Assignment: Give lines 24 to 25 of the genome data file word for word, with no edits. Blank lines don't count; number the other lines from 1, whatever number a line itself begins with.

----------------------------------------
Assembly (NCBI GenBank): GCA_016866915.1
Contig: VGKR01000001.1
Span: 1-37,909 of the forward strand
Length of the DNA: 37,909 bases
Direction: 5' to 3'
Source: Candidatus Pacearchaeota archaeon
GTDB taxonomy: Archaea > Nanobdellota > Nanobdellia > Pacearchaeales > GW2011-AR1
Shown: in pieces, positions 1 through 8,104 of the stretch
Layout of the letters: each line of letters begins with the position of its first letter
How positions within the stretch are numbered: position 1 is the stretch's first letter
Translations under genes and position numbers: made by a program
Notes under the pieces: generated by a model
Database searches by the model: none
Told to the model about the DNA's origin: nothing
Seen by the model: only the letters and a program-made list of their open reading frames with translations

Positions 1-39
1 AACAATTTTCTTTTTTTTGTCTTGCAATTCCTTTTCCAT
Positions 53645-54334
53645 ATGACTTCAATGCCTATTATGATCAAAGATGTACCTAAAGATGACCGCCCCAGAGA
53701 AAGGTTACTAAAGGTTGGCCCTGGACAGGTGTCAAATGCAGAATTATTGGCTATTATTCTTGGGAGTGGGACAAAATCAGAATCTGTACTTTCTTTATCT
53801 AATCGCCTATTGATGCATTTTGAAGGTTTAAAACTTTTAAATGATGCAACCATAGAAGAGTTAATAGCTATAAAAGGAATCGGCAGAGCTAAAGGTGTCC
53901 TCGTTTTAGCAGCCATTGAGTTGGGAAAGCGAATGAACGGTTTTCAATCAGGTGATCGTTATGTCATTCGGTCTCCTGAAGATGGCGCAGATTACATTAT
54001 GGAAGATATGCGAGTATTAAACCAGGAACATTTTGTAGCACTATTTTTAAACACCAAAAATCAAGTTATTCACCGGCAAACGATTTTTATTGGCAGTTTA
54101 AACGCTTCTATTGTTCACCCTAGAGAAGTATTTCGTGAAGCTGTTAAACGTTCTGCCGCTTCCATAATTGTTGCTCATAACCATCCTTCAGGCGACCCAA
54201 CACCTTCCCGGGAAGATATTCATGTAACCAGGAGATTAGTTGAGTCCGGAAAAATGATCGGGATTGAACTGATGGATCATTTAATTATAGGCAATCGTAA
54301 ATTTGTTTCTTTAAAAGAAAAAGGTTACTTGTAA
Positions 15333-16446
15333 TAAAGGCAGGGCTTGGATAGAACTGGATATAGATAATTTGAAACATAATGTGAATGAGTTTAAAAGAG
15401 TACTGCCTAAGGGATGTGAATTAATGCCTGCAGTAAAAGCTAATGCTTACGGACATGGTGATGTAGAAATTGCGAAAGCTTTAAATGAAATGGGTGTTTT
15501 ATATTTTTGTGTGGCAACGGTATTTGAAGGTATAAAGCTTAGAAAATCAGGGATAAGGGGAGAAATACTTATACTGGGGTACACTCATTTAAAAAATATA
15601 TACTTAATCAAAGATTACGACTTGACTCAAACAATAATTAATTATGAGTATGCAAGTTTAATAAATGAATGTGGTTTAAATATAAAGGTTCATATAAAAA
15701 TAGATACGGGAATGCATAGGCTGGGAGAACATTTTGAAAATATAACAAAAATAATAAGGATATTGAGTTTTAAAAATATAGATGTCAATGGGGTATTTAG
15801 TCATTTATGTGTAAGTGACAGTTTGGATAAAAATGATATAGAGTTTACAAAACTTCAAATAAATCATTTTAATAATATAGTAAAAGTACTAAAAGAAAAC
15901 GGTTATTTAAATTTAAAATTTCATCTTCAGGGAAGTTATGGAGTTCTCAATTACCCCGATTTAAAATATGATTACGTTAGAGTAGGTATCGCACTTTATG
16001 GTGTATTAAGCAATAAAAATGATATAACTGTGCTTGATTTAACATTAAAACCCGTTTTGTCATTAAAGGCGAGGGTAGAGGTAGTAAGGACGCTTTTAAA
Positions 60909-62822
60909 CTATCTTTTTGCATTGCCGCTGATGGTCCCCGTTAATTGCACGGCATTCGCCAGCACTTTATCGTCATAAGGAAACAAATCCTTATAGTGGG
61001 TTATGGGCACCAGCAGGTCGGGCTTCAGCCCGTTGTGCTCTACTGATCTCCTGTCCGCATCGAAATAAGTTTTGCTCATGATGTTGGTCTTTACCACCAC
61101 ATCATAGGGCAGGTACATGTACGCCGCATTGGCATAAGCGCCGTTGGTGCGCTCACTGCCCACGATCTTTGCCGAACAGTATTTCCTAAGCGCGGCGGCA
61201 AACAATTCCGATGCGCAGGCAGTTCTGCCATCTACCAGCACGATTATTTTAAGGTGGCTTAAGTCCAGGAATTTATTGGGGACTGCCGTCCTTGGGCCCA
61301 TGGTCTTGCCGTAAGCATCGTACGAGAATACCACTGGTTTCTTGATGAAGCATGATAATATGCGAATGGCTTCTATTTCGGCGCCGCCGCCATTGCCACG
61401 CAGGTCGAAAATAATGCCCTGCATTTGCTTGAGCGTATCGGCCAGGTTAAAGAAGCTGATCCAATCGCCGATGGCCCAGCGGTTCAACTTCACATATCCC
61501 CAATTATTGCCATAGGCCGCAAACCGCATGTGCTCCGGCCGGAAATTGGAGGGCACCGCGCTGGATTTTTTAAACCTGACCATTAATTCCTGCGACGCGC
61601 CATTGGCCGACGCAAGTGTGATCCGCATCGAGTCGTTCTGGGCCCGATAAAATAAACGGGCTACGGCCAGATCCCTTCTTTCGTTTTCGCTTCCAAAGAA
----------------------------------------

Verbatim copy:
54101 AACGCTTCTATTGTTCACCCTAGAGAAGTATTTCGTGAAGCTGTTAAACGTTCTGCCGCTTCCATAATTGTTGCTCATAACCATCCTTCAGGCGACCCAA
54201 CACCTTCCCGGGAAGATATTCATGTAACCAGGAGATTAGTTGAGTCCGGAAAAATGATCGGGATTGAACTGATGGATCATTTAATTATAGGCAATCGTAA